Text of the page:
Among the early Greeks, the historian Tytler tells us, the judges determined all causes during the night; for these two reasons, as Athenæs informs us, that neither the number nor the faces of the judges being known, there might be no attempts to corrupt them; and that, as they neither saw the plaintiff nor defendant, their decisions might he quite impartial. I have read also

that, among the ancient Persians, I think, the judges were blinded by bandages, for the same reason as lastly given by Tytler.

The judicial reform we want in Canada is to compel the judges to imitate those of the ancient Greeks, and see and know nobody coming as suitors or lawyers before them; and also to provide that neither the suitors nor the barristers shall be able to ascertain what judge will try or is trying their suit at law. Neither of these remedies is impossible to exact or carry out. Finally, we want no change in the personnel of the Judicial Committee of the Privy Council of Great Britain. The conclusion of the whole matter is, let us keep our judges and judges' salaries at home in Canada, and be very thankful that we enjoy in the judicial committee the advantages of an ancient Athenian court at a very small cost to ourselves.

Richard J. Wicksteed.

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Yet scarce should I require an angel hymn

To soothe the spirit-stress of one poor day;

Withhold that joy to drift unto mine ear

When I from days and dreams have fled away.

Bid mother's voice sing soft at ev'ning dim,

My wife, my child breathe "Mine," this be Life's cheer.

Reuben Butchart.


By the author of "A Deposed Favorite," "My Grandmother's Work-bag,” etc.


E entered into possession of his kingdom on the twenty-fourth day of October, 1890, and from the first moment of his reign showed himself to be the most autocratic and exacting of monarchs, wielding his sceptre by the divine right that no one thinks of disputing.

A gesture of his tiny fist would set his subjects a-quaking; a tear in his round blue eye, and a mottled purple in his royal countenance, rendered the Queen-mother distracted, and deeply depressed her husband, the Prince Consort, who had been lowered in rank since King Baby began to reign. It was not until he had ruled for eighteen months that King Baby began to properly realize his own power. He then noticed for the first time that loud screams produced instant food; that, if it were not food time, these same screams, discreetly employed, brought forth a rapid succession of wooden horses, woolen balls, stuffed kittens, and jingling bells. It was about this time, too, that the King's education began. He had previously had a vocabulary absolutely and entirely his own, and was only prevented from continuing its use by observing that even the Prince Consort and the Queenmother could not understand him in his native tongue. With a sigh he realized that he must employ the language of his subjects, stupid and long-syllabled as it appeared to him to be. Hitherto he had said "Ga-ga" when he particularly wished for something, were it a leaden soldier or a basin of milk, but now he found that grown-up people used different words for different things, doing away entirely with the necessity of pointing at the desired object. And he marvelled greatly at the wonderful stupidity of the arrangement.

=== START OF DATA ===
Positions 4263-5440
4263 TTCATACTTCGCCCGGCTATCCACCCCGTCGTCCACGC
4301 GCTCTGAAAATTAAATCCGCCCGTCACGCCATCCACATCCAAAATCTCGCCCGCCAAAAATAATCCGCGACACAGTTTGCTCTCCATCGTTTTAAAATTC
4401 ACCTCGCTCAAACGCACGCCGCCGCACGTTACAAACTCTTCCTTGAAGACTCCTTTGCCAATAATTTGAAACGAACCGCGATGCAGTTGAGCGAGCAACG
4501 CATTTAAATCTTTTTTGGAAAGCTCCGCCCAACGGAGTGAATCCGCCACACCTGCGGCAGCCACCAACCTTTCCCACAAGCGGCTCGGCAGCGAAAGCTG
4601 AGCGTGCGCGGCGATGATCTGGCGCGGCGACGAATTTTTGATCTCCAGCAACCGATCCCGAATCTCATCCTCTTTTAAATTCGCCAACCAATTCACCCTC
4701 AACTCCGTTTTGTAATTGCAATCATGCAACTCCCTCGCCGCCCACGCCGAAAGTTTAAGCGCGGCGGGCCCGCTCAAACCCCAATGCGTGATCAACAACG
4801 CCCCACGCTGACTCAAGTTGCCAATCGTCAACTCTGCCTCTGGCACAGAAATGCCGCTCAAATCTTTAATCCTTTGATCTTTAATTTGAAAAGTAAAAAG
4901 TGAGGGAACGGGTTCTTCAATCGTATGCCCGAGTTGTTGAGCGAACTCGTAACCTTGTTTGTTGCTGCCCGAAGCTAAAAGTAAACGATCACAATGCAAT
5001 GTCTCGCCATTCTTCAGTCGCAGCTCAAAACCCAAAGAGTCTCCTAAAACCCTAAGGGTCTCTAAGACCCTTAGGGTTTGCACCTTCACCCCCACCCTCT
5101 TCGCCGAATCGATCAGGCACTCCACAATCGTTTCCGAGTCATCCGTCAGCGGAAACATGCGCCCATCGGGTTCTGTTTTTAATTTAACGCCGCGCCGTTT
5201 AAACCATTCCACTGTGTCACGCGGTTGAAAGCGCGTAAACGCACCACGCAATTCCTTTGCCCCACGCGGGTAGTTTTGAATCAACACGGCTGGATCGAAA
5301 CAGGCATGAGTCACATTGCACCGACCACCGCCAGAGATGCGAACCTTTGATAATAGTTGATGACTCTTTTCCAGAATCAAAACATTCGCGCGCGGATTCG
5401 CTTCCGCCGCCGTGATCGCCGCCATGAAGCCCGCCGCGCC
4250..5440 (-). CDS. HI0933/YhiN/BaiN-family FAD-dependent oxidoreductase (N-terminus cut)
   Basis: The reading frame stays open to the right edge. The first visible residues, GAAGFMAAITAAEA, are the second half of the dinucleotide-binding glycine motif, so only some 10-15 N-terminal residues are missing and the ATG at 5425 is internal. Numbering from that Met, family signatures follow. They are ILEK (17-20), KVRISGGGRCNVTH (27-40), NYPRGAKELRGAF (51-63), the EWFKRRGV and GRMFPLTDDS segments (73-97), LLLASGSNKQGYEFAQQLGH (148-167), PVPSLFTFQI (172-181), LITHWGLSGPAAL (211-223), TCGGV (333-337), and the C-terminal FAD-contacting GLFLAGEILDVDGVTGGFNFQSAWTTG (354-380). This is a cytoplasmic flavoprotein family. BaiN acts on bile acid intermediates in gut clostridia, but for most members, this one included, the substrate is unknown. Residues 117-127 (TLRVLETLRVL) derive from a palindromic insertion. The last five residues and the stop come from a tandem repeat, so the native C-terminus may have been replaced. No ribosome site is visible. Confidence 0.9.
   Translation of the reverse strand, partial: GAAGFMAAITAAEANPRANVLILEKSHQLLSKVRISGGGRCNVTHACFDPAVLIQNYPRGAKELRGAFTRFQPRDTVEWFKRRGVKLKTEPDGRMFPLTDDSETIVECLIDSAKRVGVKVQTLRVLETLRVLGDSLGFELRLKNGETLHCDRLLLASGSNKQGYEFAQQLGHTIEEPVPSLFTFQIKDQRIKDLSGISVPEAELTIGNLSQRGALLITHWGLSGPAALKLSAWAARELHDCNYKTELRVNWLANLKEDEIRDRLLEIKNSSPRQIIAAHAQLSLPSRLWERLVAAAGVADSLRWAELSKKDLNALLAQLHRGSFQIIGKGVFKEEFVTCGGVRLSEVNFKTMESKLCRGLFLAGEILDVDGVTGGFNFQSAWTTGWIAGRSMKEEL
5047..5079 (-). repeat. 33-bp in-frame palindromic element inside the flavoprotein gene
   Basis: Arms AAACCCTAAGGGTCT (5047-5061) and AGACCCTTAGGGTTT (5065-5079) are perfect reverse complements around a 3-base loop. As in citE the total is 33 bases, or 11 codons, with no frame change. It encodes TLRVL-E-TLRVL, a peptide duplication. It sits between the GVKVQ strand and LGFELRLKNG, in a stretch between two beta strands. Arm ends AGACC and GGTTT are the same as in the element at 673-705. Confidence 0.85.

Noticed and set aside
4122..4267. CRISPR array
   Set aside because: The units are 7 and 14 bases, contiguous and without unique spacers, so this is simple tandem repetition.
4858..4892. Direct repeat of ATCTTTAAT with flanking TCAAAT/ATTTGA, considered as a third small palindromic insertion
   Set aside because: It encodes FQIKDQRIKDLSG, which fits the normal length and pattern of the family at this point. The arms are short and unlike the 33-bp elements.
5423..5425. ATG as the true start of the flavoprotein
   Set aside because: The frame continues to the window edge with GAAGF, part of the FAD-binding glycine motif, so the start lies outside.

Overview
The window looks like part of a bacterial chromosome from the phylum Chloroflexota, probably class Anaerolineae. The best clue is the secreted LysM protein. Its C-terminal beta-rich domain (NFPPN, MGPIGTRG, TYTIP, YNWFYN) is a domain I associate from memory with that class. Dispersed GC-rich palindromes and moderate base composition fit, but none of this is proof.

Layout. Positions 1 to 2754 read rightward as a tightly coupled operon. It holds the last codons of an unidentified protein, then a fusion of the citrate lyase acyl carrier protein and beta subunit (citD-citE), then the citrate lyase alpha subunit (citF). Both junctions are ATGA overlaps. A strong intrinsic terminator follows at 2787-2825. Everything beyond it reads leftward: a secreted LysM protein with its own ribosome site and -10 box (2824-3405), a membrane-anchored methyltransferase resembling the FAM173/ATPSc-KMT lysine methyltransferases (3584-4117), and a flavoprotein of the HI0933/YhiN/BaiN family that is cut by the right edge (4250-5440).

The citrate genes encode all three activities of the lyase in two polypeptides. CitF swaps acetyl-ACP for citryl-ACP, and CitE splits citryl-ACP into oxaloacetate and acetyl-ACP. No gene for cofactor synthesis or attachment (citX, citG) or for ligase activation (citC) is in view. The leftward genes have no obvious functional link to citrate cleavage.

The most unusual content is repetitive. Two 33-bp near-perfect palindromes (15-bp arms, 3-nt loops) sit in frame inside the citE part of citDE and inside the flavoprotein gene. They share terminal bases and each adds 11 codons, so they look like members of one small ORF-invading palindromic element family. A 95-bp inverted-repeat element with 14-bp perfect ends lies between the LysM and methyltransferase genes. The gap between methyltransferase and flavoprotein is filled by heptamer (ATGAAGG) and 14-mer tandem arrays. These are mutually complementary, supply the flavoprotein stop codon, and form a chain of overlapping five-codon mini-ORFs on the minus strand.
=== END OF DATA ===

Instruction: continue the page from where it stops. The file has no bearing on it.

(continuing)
About this time the Monarch was taught to shake hands with his sub

jects. He could not distinctly pronounce the phrase, "How do you do?" but he said 'Ow-da" in his most gracious manner, and was considered a very great and clever king. This habit, from constant use, became a mania with him. He said "Ow-da " to every animal he met in the road, from a pig to a donkey, when he was out for an airing in his royal carriage; and even at night custom would prevail so strongly that he would roll over sleepily towards the Queen-mother in the small hours and say "Ow-da," with one warm, drowsy little hand extended in an imaginary greeting. was taught all the time-honored rhymes with which the ears of similar monarchs have been duly tickled from time immemorial, "Ba, ba, black sheep," and "Pat-a-cake, pat-a-cake, baker's man." The latter evidently pleased him most, but he considered it inconsistent with his royal dignity to repeat it before his subjects. The Queen-mother resorted to hiding behind a curtain to watch, when she observed the King pat-acaking away with his small, fat hands, all by himself in his little cradle, sleep hanging in his blue eyes like snow in the clouds, ready to fall.